Tuesday, 12 May 2009

Academicians vs Managers

Management is one of the most applied of all sciences. Its not a theoretical science. You would therefore expect that in this field there is the closest of cooperation between academicians and practitioners. Nothing could be farther from the truth. The two mutually loath each other although outwardly its all bonhomie

Managers think academicians are outdated, theoretical and of no use in the "real" world. They think what is taught at business schools is of little relevance to corporate life , even though they may have been from a business school themselves.

Academicians see practitioners as non cooperative, contributing little to the profession and certainly irrelevant to the academic world, except for allowing professors to write cases. They see them as something of an intellectual vacuum.

Interaction between the two is therefore largely restricted. Top notch professors sit on company Boards and do consulting, but the vast majority of academicians have retreated into their academic world and interact little with the business world. Similarly a few business leaders and some committed souls visit universities and give guest lectures, or cooperate in an academic endeavour, but the vast majority of managers would react with horror at the thought of spending a week in close proximity to a professor.

End result is that both lose.

The academic research that is done is often trivia and many publications are unreadable. Pick any PhD thesis and the average manager would probably not even understand the title. Does "Perceived Organizational Support and Organizational Commitment: The Mediational Influence of Psychological Well-Being " excite you to get up at 4 AM in the morning and read; this is an actual PhD title for example.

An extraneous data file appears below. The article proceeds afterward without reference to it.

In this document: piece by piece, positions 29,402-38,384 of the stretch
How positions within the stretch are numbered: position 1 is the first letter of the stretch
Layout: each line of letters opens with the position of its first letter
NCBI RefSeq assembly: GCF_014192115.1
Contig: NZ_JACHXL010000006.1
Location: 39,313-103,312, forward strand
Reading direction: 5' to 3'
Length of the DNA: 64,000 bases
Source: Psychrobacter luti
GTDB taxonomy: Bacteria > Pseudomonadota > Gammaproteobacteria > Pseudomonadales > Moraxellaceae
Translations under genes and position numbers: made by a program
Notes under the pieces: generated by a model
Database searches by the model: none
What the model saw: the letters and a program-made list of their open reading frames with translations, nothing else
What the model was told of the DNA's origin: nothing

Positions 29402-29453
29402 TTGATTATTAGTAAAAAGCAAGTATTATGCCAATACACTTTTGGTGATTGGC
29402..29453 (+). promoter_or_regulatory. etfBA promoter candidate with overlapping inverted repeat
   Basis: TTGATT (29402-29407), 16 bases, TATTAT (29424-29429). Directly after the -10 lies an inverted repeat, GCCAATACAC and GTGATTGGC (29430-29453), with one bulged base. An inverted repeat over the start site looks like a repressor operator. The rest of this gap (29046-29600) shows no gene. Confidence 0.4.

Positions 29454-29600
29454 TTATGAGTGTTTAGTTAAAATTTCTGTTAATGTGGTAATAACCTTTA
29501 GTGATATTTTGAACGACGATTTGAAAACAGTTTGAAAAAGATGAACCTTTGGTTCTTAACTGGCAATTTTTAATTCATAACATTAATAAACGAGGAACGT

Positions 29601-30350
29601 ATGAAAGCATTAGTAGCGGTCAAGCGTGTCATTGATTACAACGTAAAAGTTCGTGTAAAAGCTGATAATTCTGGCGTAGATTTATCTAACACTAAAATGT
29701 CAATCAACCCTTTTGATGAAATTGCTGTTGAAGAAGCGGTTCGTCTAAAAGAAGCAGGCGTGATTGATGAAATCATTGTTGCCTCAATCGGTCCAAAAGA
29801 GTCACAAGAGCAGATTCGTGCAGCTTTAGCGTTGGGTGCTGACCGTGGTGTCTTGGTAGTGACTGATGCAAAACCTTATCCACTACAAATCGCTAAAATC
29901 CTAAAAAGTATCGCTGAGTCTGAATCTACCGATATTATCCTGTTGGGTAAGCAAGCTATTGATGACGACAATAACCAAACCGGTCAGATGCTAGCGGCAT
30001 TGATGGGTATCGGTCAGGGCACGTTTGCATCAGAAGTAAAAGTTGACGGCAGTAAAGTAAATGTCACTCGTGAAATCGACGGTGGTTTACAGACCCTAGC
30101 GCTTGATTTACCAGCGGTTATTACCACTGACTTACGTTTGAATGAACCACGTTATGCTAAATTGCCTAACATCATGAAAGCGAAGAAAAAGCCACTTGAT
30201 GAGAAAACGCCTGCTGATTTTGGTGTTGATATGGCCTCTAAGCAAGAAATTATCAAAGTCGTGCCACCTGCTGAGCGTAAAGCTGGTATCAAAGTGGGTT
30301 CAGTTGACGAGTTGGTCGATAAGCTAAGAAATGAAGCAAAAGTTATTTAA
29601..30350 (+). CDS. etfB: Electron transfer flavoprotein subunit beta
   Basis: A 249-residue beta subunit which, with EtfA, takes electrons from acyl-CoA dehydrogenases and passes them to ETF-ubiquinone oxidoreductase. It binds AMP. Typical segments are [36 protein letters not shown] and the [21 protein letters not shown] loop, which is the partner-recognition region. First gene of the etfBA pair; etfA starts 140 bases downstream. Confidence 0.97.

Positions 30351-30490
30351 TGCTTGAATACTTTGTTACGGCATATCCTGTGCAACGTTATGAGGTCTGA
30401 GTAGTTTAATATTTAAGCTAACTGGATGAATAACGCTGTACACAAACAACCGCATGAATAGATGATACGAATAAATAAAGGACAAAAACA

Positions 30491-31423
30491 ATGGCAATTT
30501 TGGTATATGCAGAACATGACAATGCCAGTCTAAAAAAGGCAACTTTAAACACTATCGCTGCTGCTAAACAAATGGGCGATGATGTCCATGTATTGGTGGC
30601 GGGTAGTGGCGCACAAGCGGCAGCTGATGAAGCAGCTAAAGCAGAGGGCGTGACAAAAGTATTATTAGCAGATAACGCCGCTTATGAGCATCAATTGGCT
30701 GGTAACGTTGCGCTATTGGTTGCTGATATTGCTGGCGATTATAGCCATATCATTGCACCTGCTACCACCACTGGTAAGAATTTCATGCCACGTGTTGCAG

Managers have virtually gone obsolete and have forgotten management theory (read my last post). So you get Boards that don't understand credit default swaps leading the whole world down the tube.

In my view, no Professor should be allowed to continue in his role, if every 10 years, he hasn't worked one year in business. Actual work. Not consulting. Where he feels the responsibility in the pit of his stomach and the shit hits the ceiling every alternate day. And no manager must be allowed to keep his business degree if he hasn't gone back to university every 10 years and requalified.

The world of management is ill served by this tiff between academicians and practitioners. Just to prove this point, both sides, if they read it, will tell me that this piece is utter rubbish.


A journey called Life said...

after reading yesterday's post, I was not convinced as to how, going back to school every few years was going to help, given that experience teaches more and better. But then in answer to my query when u said that a manager still needs to get his training, to pick up technical skills, i was still only partly convinced..
this 'marriage' between an academician and a manager to be visited every now and then, seems like a good option.. and makes a lot of sense, now i can rest my mind (and case if there was any)

rads said...

Yea I guess academicians and managers should switch their roles once in a while. LOL@"Perceived Organizational Support and Organizational Commitment: The Mediational Influence of Psychological Well-Being" I would never even have the patience to read the title at 4 AM in the morning.

Ramesh said...

@ aparna - I wouldn't recommend a real marriage between a manager and a professor. It would be a "complete disjoint one" to borrow your phrase !

@rads- Such is allure of the business Phd. Maybe you'll like "Sequential Estimation of a Linear Function of Normal Means under Asymmetric Loss Function" Lol !

Adesh Sidhu said...

The balance is definitely required between the two. One reason is too much money being offered to managers in corporate world and it will not encourage any manager to go back to school.

Follow by Email

Blog Archive

Featured from the archives